The Bureau of Internal Revenue (BIR) has P27.49 million representing unremitted collections of its tax collectors in several regions, state auditors said.
The observation was made in the 2014 Management Letter on the audit of the BIR by the Commission on Audit (COA).
“Management failed to recover a total of P27,494,396.04 which represents unremitted collections of RCOs [Revenue Collection Officers] in RROs [Revenue Regional Offices] 1, 4, 6 and 7 who were either re-assigned, retired, dropped or dismissed from the service,” the auditors said.
An RCO is a personnel of the bureau who is authorized to collect internal revenue taxes.
Former RCOs in Revenue Regional Office (RRO) 4 have unremitted collections totaling P4.75 million, one of whom was administratively charged of serious dishonesty and grave misconduct in 2012 and was suspended, according to COA.
“After serving the suspension, the subject RCO has assumed office with the position of Administrative Officer of RDO [Revenue District Office] No. 18, Olongapo City on June 3, 2013. Two RCOs went on AWOL [absent without leave]and were dropped from the rolls,” the auditors said.
Meanwhile in RRO 6, eight RCOs who were already reassigned or transferred within the said RRO 6 have undeposited collections totaling P389,897.54.
“Over a year after they transferred, the balance of their account did not register any movement,” the auditors said.
“Likewise, a total of P14,016,081.83 recorded under due from officers and employees consisting of unremitted collections of 11 RCOs in various RDOs of RRO 6 and cost of unaccounted documentary stamps by the Administrative Officer in RDO 34 remained in the books from two years to over five years,” they added.
Various RCOs in RRO 7 who are no longer in the service also have unremitted collections totaling P8.337 million, according to COA.
“These collectibles are all past due having been outstanding for over five years,” the auditors said.
“In addition, a total of P2,100,193.02 arising from cash shortages established by Management in the account of six former RCOs of RRO 1 remained in the books for more than five years and had been part of the Management Letters from 2008 to 2013,” they said.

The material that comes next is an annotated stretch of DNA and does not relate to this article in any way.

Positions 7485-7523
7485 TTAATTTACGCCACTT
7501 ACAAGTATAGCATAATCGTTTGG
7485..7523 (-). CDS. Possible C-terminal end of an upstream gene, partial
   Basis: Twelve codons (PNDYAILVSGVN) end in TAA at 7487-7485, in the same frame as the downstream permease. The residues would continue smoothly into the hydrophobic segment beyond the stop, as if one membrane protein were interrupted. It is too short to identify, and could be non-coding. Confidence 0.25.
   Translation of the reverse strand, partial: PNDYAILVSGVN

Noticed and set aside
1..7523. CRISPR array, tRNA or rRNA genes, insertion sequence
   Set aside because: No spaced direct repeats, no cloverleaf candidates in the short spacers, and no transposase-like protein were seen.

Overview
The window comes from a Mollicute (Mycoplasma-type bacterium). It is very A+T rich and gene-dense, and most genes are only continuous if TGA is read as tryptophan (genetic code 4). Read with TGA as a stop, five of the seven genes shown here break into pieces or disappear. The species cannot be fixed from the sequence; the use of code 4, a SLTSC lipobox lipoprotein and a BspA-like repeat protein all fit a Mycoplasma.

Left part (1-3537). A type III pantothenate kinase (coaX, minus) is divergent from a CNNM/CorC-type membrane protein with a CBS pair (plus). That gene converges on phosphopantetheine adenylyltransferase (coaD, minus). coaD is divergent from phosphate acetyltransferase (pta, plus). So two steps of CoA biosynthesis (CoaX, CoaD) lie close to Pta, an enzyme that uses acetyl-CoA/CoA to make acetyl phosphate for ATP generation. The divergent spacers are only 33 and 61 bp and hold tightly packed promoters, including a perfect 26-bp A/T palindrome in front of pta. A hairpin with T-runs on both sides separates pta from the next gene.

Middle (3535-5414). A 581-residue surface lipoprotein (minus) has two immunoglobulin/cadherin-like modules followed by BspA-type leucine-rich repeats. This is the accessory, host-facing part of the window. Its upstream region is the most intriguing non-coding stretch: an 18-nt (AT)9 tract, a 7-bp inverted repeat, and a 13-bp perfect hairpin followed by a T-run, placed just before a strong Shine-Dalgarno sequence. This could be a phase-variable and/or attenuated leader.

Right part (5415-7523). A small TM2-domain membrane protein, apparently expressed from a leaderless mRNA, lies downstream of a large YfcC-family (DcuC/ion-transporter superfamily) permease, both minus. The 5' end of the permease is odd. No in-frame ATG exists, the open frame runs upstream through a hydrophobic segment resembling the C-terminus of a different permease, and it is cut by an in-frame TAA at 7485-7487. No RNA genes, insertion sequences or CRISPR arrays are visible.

Also, the auditors noted that the P2.1 million was reported under the account Due from Officers and Employees even when subject accountable officers were no longer in the service.
They then recommended the BIR, which agreed, to “[r]equire the accountable officers who are still in the service to settle immediately and without delay their cash shortages/unremitted collections.”
The bureau was also told to require the RCOs of RRO 6 to deposit the balance of their accountabilities unless they can prove through reconciliation with the Finance Division that the reported balance was already deposited.
“Consider the filing of criminal charges and other legal remedies, as warranted, against the accountable officers who failed to return and/or deposit their unremitted collections considering that the act committed constitutes malversation of public funds defined and penalized under Article 217 of the Revised Penal Code,” the auditors further recommended.
In the Management Letter, they cited Paragraph 2 of COA Circular No. 90-329.
The said circular states that “[t]o ensure that these findings of shortages are pursued vigorously up to their desired conclusion, the government agencies concerned are hereby advised to initiate immediately the filing of the appropriate criminal proceedings against the defaulting accountable officers by transmitting the complete records of the case to the Ombudsman.”